Kids, Truth-Telling, and Critical Thinking

You know how there’s the ideology that “if you want a truly honest answer, ask a child”? Well, 13 year old Jada Williams of Rochester, NY held up a squeaky clean mirror to the powers that be regarding the state of our education system.

Having written an essay for a contest submission, Williams made the critical juxtaposition of how our current educational system rivals the similarities of slavery. In it, she referenced, The Narrative of the Life of Frederick Douglass; specifically the experience of Douglass overhearing his master say “If you teach that nigger (speaking of myself) how to read, there will be no keeping him.” Her basic thesis was that the hierarchy of education is set up to allow the lower classes to remain the lower classes due to classroom overcrowding, insufficient resources, and inept teachers. No surprise there!

Just think of the things that could be accomplished if we taught out kids this model

These are all facts that the general public is well aware of and politicians are in constant filibustering to improve upon. But to see them and understand the conditions through a child’s eyes add a sense of realism that no legislator could. I was actually impressed and proud to see that this 8th grader wasn’t going to be 1 that fell through the cracks. Her critical thinking skills and ability to extrapolate on an ancient conversation to make it culturally relevant proved that the socioracial assumptions people make about certain children are simply not true.

Aside from sub-standard classroom conditions, the educational system lacks teachers who can adapt to the real-time classroom experience. Not every child learns the same way at the same speed. Teachers, in general, have a strict curriculum that they need to fit in on a certain time schedule. They have mandated goals to reach due to the district regulations. But is that what’s best for the children that have to sit there day in and day out? From Jada Williams’ experience, obviously it’s not the answer.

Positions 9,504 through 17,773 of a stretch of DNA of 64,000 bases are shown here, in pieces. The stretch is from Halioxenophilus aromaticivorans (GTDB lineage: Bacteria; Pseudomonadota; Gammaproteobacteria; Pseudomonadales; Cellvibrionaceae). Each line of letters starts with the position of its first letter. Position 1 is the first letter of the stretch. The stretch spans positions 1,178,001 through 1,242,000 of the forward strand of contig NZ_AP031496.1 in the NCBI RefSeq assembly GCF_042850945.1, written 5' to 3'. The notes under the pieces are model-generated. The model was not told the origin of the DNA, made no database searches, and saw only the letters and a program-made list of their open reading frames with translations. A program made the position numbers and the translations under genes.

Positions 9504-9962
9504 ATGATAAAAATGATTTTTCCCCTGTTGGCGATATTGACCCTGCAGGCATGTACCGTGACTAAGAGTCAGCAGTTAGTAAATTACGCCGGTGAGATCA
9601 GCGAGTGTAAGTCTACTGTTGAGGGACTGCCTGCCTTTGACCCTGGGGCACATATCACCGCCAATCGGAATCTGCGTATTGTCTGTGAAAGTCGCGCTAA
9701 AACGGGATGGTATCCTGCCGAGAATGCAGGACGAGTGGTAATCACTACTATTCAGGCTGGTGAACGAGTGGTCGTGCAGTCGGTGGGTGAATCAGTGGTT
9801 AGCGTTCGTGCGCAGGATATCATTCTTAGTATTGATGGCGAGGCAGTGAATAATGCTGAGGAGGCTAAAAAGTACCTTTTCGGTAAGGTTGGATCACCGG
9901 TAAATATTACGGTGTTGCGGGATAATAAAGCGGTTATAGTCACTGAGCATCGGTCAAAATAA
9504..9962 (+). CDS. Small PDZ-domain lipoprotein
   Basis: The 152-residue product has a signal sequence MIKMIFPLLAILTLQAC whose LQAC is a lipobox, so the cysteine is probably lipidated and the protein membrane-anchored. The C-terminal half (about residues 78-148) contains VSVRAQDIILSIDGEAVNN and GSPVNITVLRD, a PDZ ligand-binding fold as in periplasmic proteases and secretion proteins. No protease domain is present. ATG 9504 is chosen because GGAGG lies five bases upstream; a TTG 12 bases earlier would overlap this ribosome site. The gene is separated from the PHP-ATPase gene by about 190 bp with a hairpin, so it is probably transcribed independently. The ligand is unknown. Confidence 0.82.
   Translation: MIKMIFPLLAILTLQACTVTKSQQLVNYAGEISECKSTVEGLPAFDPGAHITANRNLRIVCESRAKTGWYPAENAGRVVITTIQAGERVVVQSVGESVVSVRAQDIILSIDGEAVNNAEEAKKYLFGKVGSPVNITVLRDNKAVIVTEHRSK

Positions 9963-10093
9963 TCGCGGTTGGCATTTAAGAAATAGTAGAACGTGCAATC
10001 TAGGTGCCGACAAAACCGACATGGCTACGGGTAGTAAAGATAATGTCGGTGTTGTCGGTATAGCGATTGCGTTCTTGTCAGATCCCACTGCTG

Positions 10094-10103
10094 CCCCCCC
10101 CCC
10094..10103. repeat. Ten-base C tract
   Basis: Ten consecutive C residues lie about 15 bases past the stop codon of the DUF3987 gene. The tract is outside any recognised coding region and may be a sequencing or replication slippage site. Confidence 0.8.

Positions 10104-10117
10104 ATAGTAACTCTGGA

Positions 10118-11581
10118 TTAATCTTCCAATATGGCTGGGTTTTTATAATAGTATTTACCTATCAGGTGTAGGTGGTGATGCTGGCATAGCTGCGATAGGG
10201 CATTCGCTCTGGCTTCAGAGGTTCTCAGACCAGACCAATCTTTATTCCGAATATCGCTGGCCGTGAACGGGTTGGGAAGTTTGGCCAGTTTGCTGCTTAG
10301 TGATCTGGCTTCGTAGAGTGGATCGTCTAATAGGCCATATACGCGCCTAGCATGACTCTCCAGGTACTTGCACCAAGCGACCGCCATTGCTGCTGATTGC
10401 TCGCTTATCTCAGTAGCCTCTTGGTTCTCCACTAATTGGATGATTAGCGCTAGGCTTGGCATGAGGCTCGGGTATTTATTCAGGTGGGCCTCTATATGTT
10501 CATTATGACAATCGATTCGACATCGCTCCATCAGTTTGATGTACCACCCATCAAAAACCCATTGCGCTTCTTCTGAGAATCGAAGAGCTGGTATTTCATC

Because of Jada Williams’ brutal honesty, she was met with harrassment and angst from grown adults who can’t accept the truth. Her parents had to actually take her out of that school, which is probably a great thing for her. But it’s sad really. Time and time again those who know our children best kill their dreams. So it’s us as parents that have to always remain their biggest supporters, despite what we think. My mom did it and look how I turned out…

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One comment

  1. We ARE our parents in most cases…If we support our kids the hope is that they’ll support theirs, and so on..There are some excellent teachers out there, however there are no substitutes for good, loving, caring parents.

    Nice post!

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